Rejuvenate Bio presents promising results of gene therapy in dogs

Pet longevity research advances with announcement of gene therapy data from pilot study in canines with myxomatous mitral valve disease.

The field of pet longevity research continues to accelerate, and this week saw some interesting results from a Rejuvenate Bio pilot study. Presented at the 26th Annual Meeting of the American Society of Gene and Cell Therapy (ASGCT) in Los Angeles, the study focuses on the use of gene therapy, specifically the gene therapy RJB-01, for the treatment of myxomatous mitral valve disease (MMVD) in canines.

Longevity.Technology: Myxomatous mitral valve disease (MMVD) is the most common, naturally acquired canine heart disease [1]. Not only is it caused by age-related changes to the valves of the heart, but the disease worsens with age and can lead to congestive heart failure and mortality. Mitral valve degeneration increases with age in both humans and dogs, bringing both species heartache in more ways than one.

As this rapidly-accelerating space is demonstrating, research into pet longevity – in this case canine MMVD – is often double bubble as it could not only improve the longevity of our faithful companions but translate into improved treatments for humans as well.

Rejuvenate Bio, a spinout from the Wyss Institute at Harvard, is looking to reverse aging and combat age-related diseases through gene therapy. The company employs proprietary targets, tools and gene delivery systems to develop therapies for cardiac and metabolic diseases. Backed by a Series A financing led by Kendall Capital Partners, Digitalis Ventures, KdT Ventures, and V Capital, Rejuvenate Bio is based in San Diego.

The focal point of Rejuvenate Bio’s study is RJB-01, a gene therapy that uses an adeno-associated virus (AAV) delivery system to upregulate the genes FGF21 and downregulate TGFß1. By targeting the treatment of heart failure in dogs with MMVD, RJB-01 aims to delay the progression of the disease.

The results reported at ASGCT were from a subset of the company’s pilot study of RJB-01 in Cavalier King Charles Spaniels (CKCS) for MMVD. Of all the dogs afflicted with MMVD, Cavalier King Charles Spaniels have one of the highest breed incidences, with rates approaching 80%. MMVD is easily diagnosable with a stethoscope as it initially presents as a heart murmur and is confirmed with an echocardiogram.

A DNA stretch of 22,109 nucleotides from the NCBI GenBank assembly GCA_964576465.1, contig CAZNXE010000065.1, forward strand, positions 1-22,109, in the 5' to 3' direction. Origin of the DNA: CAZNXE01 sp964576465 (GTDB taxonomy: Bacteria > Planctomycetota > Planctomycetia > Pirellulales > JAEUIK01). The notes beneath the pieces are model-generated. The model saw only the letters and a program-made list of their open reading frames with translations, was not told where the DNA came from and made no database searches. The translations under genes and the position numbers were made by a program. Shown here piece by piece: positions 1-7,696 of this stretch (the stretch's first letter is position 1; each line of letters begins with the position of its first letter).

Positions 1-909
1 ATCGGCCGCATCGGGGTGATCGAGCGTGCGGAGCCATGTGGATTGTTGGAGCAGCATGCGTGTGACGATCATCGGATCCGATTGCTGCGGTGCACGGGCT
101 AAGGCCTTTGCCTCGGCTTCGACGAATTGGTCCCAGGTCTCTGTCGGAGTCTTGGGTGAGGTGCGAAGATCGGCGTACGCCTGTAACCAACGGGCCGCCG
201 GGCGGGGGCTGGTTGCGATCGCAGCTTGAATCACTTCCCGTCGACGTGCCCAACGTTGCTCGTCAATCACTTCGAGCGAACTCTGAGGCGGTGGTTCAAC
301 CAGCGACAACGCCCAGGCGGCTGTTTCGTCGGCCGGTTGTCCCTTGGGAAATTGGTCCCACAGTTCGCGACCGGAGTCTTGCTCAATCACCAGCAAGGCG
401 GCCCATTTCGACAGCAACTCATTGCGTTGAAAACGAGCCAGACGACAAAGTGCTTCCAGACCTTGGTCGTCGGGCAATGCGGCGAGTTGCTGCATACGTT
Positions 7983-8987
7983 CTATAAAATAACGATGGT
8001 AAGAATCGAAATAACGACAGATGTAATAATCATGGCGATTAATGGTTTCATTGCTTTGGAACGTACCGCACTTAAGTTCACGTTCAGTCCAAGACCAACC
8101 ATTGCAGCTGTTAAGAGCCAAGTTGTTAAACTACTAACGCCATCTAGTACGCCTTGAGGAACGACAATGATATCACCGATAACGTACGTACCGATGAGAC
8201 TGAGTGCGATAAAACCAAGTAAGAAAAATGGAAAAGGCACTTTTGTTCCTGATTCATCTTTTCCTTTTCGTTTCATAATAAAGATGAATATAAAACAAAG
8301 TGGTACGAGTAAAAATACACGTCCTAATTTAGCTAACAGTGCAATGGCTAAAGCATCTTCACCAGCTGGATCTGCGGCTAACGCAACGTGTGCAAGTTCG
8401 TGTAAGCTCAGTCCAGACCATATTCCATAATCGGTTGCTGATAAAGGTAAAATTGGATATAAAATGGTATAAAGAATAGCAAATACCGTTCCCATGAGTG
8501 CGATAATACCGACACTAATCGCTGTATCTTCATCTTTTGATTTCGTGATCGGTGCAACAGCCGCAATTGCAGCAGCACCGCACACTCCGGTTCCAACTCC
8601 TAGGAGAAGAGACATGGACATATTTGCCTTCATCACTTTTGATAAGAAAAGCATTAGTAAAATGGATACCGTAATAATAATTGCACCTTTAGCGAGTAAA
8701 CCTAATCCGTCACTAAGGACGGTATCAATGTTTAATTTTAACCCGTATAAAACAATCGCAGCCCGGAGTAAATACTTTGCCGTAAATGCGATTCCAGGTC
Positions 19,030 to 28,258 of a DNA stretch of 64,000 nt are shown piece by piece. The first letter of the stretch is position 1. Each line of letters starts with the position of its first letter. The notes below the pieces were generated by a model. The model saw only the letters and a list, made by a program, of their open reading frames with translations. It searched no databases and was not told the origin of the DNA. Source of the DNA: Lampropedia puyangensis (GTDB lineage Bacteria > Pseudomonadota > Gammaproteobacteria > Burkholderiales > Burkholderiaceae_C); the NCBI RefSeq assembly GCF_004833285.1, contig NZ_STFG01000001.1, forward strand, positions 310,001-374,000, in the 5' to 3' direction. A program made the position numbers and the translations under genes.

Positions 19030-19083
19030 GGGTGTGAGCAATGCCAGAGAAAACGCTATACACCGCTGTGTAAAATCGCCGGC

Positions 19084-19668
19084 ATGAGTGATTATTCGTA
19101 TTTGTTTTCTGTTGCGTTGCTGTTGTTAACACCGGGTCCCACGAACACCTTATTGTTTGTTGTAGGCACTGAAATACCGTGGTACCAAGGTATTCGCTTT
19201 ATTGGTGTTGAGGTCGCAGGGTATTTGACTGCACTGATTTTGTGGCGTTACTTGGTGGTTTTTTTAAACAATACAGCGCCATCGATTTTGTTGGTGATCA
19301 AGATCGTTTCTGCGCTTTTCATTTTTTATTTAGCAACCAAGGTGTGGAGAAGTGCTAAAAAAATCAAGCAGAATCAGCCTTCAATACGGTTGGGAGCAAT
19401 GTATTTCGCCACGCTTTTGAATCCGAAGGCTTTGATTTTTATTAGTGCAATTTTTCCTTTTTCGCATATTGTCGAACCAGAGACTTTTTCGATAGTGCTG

In the subset of the pilot study involving Cavalier King Charles Spaniels with MMVD, RJB-01 demonstrated encouraging results; traditionally, MMVD is managed symptomatically with pimobendan and ACE inhibitors, which only address the symptoms rather than tackling the disease. However, Rejuvenate Bio’s gene therapy, when administered alongside pimobendan, showcased substantial benefits in delaying disease progression.

“Mitral valve disease is often fatal for canines at the advanced stage, with no current treatments that can provide a cure. The disease is caused by a malfunction of the mitral valve, which causes congestive heart failure,” said Noah Davidsohn, PhD, Chief Scientific Officer, Rejuvenate Bio.

“The current standard of care is Vetmedin® (pimobendan), paired with ACE inhibitors, but this only treats symptoms and does not address the underlying disease. We’re excited to share these initial results from our pilot study at ASGCT 2023 and we will continue to provide updates as the study progresses [2].”

The administration of RJB-01 and pimobendan to twelve CKCSs yielded a delay in disease progression of over 1.5 years compared with the reported time to progression in all breeds treated with the standard of care alone. Comparatively, when compared to a historical control group treated solely with pimobendan, CKCS treated with RJB-01 and pimobendan experienced an increase in time to progression of approximately 600 days, surpassing 800 days when compared with a placebo [2].

Dogs with MMVD often experience an enlargement of the left atrium due to a malfunctioning mitral valve. Pimobendan managed to limit the increase in heart size, but Rejuvenate Bio’s gene therapy, in conjunction with pimobendan, achieved a reduction in left atrium size over a similar timeframe. Some dogs even reverted to an earlier stage of the disease, highlighting the potential of RJB-01 to reverse the effects of MMVD [2].

Rejuvenate Bio’s study on the efficacy of gene therapy in canines with MMVD brings new hope for the treatment of this condition, and it will be interesting to see whether this is translatable to humans, further exploring the interconnectedness of human and pet longevity research.